The STP is a demanding three-year postgraduate programme designed to develop clinical scientists who will lead improvement and innovation in diagnostic scientific services. In the workplace, the STP trainee needs a training officer who:
- understands the aims and objectives of the programme and is familiar with the curriculum
- has a level of theoretical scientific knowledge that will allow him/her to provide constant challenge to the trainee in respect of the underpinning science
- can explain the programme to others in the department and ensure goodwill and support from colleagues
- can negotiate with colleagues in his/her own department and other departments to ensure the trainee is provided with all the opportunities required
- plans training, guides and mentors the trainee, reviews the trainee’s progress and addresses any areas needing improvement
- helps the trainee manage time and resources throughout the period
When applying for accreditation as an STP training provider, each department has to identify the training officer who will complete an application form for approval. This will be reviewed by the School. To carry out the role effectively, the training officer needs to meet a number of requirements. The STP training officer person specification sets these out. Please read the person specification carefully before completing the application.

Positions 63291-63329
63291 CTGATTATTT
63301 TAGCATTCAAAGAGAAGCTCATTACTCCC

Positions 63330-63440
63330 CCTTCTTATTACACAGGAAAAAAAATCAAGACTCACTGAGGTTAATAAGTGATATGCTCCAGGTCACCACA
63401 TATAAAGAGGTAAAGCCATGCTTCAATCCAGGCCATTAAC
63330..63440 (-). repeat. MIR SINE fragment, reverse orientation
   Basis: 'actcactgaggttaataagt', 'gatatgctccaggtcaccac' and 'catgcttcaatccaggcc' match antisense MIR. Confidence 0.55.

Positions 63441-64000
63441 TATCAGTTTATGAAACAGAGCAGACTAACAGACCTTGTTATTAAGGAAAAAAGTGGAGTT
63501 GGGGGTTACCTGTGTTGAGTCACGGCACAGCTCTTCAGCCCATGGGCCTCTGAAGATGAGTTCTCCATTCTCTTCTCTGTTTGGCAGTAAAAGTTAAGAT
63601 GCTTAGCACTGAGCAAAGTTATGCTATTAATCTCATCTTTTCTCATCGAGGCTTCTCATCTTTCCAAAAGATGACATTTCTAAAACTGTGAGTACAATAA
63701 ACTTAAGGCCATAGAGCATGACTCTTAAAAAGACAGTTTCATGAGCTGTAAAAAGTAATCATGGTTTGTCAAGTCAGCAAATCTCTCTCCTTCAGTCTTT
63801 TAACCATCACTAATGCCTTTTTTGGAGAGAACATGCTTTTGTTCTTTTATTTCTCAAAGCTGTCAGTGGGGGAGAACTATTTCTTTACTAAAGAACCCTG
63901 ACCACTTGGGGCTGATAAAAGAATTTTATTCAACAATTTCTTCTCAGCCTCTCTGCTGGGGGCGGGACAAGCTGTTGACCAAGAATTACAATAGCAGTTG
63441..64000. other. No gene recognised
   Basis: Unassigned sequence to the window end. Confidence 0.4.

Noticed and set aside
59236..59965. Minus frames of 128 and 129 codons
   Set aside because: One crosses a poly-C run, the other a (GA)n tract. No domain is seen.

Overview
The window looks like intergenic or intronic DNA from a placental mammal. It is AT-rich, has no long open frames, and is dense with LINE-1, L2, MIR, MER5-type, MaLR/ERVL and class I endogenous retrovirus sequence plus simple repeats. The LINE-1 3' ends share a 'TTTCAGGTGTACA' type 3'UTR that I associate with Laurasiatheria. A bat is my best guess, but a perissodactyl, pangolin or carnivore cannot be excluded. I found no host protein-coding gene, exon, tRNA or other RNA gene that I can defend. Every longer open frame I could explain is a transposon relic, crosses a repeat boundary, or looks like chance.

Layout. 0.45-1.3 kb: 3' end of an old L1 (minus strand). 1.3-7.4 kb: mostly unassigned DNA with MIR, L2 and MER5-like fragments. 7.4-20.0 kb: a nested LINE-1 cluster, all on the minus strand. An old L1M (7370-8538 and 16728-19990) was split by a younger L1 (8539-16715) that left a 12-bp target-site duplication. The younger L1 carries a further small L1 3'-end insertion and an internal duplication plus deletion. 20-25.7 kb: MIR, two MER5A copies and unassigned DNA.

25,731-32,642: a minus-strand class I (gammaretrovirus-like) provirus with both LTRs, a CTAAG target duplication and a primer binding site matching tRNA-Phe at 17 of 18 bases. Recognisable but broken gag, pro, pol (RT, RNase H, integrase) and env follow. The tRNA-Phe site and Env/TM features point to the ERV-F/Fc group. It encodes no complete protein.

The following guidance should help you with the individual sections of the application.
We ask for a postgraduate science qualification because this is the level of the STP. You will have to be able to discuss, explain, challenge or support scientific thinking at that academic level. If you do not have a postgraduate science qualification, do you have the equivalent in terms of experience and knowledge gained through practice and CPD?
Ideally, you should also have a training qualification. Being able to do a job well does not necessarily mean you will be able to train someone else to do it. Training involves a number of skills, such as:
- identifying a learner’s preferred learning style
- negotiating a training plan
- knowing when support is needed
- providing pastoral care where necessary
- giving constructive and useful feedback
If you do not have a training qualification, experience of successful training outcomes can be a substitute. However, we would advise you to do an analysis of your own strengths and weaknesses as a trainer and some sort of 360 degree review. The ‘training’ and ‘personal attributes’ sections of the form are also relevant to this.
We would expect any training officer to have the relevant statutory or voluntary registration for the specialty concerned. Ideally you should be a registered clinical scientist because that is the registered status the programme should lead to. Being registered at that level ensures you are familiar with the standards.
Knowledge and understanding
To train an STP trainee you must have a clear and detailed understanding of the STP curriculum for your specialty, especially the workplace modules. You will have to understand the assessment requirements for the STP. It is your responsibility, with the trainee, to ensure that all the necessary assessments of competence have been carried out. You should also be familiar with ‘Good Scientific Practice‘, the Academy for Healthcare Science document on which standards for clinical science are based. It is useful if you are familiar with other scientific specialties closely related to your own, because this can help you in your oversight of the trainee during the rotational phase of training.
Seniority and experience
A training officer is a responsible role and to undertake it you must be at a more senior level than the trainee you are supervising. We would expect you to have a status in the department at least equal to the normal level for clinical scientists.